Bones dated to 40,000 years ago show species may have died out in Belgium species co-existed
Scottish independence: The new Scots who hold fate of the UK in their hands

The new Scots who hold fate of the UK in their hands

Scotland’s immigrants are as passionate about the future of their adopted nation as anyone else
Britain's ugliest buildings: Which monstrosities should be nominated for the Dead Prize?

Blight club: Britain's ugliest buildings

Following the architect Cameron Sinclair's introduction of the Dead Prize, an award for ugly buildings, John Rentoul reflects on some of the biggest blots on the UK landscape
eBay's enduring appeal: Online auction site is still the UK's most popular e-commerce retailer

eBay's enduring appeal

The online auction site is still the UK's most popular e-commerce site
Culture Minister Ed Vaizey: ‘lack of ethnic minority and black faces on TV is weird’

'Lack of ethnic minority and black faces on TV is weird'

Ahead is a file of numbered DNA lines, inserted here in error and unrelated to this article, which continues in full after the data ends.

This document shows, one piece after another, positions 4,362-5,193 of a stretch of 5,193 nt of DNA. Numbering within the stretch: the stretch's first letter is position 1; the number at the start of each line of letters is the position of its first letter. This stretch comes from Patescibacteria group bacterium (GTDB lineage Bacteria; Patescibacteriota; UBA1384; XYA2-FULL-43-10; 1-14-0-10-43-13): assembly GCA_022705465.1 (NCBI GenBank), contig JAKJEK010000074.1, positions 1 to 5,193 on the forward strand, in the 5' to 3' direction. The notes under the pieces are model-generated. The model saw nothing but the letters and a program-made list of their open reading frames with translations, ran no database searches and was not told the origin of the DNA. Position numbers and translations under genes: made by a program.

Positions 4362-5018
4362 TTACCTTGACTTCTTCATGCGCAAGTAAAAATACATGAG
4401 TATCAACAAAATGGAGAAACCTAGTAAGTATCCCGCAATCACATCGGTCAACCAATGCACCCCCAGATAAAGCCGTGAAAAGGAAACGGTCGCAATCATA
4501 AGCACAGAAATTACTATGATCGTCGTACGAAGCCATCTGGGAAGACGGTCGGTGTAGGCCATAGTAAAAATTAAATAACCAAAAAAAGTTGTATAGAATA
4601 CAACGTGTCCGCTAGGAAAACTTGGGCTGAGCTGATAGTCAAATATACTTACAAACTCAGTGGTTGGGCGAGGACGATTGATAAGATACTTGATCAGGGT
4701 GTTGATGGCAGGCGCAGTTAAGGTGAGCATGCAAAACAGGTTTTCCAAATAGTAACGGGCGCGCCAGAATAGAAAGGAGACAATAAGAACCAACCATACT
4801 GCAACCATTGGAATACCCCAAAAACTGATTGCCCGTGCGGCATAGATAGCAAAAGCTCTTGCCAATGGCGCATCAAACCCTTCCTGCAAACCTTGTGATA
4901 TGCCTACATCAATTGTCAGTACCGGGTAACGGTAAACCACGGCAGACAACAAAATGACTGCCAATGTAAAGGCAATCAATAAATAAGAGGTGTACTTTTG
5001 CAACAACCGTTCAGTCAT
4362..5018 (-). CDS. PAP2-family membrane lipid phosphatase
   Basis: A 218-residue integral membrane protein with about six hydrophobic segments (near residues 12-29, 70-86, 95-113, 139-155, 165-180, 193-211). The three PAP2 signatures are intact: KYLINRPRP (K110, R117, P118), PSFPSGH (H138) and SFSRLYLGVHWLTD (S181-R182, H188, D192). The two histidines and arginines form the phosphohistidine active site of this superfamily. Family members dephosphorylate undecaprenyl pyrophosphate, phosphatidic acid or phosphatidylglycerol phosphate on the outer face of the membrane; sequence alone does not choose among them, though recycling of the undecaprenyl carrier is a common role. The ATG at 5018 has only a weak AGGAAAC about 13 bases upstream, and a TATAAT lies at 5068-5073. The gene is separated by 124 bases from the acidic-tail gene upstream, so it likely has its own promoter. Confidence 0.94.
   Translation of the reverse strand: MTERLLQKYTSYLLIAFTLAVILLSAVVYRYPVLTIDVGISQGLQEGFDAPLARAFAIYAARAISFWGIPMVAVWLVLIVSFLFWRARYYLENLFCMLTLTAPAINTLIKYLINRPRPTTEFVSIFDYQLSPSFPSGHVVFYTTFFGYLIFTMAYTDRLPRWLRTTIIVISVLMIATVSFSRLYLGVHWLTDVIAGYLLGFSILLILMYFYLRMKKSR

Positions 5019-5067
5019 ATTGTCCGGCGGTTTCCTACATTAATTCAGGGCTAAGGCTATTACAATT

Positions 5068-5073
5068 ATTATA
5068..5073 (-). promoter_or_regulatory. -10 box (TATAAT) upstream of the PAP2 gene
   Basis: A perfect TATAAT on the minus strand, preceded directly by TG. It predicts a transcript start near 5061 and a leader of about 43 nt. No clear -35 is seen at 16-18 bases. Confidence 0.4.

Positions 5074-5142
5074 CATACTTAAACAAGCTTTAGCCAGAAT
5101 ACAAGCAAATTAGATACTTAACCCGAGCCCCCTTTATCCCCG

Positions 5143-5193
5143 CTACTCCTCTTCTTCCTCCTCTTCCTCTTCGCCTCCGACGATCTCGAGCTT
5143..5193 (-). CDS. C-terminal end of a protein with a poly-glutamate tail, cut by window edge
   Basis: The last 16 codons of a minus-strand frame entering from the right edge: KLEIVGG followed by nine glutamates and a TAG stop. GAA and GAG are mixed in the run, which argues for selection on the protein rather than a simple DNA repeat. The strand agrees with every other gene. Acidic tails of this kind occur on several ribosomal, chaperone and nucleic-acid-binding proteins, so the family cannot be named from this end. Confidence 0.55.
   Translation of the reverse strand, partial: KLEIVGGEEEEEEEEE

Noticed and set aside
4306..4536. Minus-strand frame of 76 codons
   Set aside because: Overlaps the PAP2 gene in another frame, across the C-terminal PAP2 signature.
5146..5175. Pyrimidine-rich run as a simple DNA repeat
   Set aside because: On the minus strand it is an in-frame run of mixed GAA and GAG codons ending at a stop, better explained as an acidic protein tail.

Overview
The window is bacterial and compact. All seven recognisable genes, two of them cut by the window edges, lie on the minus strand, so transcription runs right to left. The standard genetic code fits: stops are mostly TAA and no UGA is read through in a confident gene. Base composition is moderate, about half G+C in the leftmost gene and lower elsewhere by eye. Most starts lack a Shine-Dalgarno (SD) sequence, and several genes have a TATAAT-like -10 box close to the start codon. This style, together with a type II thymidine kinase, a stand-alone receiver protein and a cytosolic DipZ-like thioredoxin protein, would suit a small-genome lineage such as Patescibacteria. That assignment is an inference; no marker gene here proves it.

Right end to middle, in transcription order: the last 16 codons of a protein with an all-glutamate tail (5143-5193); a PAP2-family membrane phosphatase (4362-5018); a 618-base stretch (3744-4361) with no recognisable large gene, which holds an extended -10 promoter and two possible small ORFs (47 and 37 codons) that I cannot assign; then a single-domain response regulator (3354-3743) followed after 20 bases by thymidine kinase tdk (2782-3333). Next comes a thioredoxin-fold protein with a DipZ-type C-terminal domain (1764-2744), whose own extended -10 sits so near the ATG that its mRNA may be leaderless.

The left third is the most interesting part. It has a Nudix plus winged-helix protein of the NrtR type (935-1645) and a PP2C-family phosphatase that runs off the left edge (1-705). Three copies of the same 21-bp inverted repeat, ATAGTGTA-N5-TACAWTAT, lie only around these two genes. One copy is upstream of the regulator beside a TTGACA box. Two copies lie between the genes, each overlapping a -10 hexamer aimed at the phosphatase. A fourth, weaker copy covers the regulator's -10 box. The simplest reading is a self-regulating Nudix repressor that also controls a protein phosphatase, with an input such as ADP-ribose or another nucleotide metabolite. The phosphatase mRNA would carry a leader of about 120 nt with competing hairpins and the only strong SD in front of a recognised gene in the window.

Culture Minister Ed Vaizey calls for immediate action to address the problem
Artist Olafur Eliasson's latest large-scale works are inspired by the paintings of JMW Turner

Magic circles: Artist Olafur Eliasson

Eliasson's works will go alongside a new exhibition of JMW Turner at Tate Britain. He tells Jay Merrick why the paintings of his hero are ripe for reinvention
Josephine Dickinson: 'A cochlear implant helped me to discover a new world of sound'

Josephine Dickinson: 'How I discovered a new world of sound'

After going deaf as a child, musician and poet Josephine Dickinson made do with a hearing aid for five decades. Then she had a cochlear implant - and everything changed
Greggs Google fail: Was the bakery's response to its logo mishap a stroke of marketing genius?

Greggs gives lesson in crisis management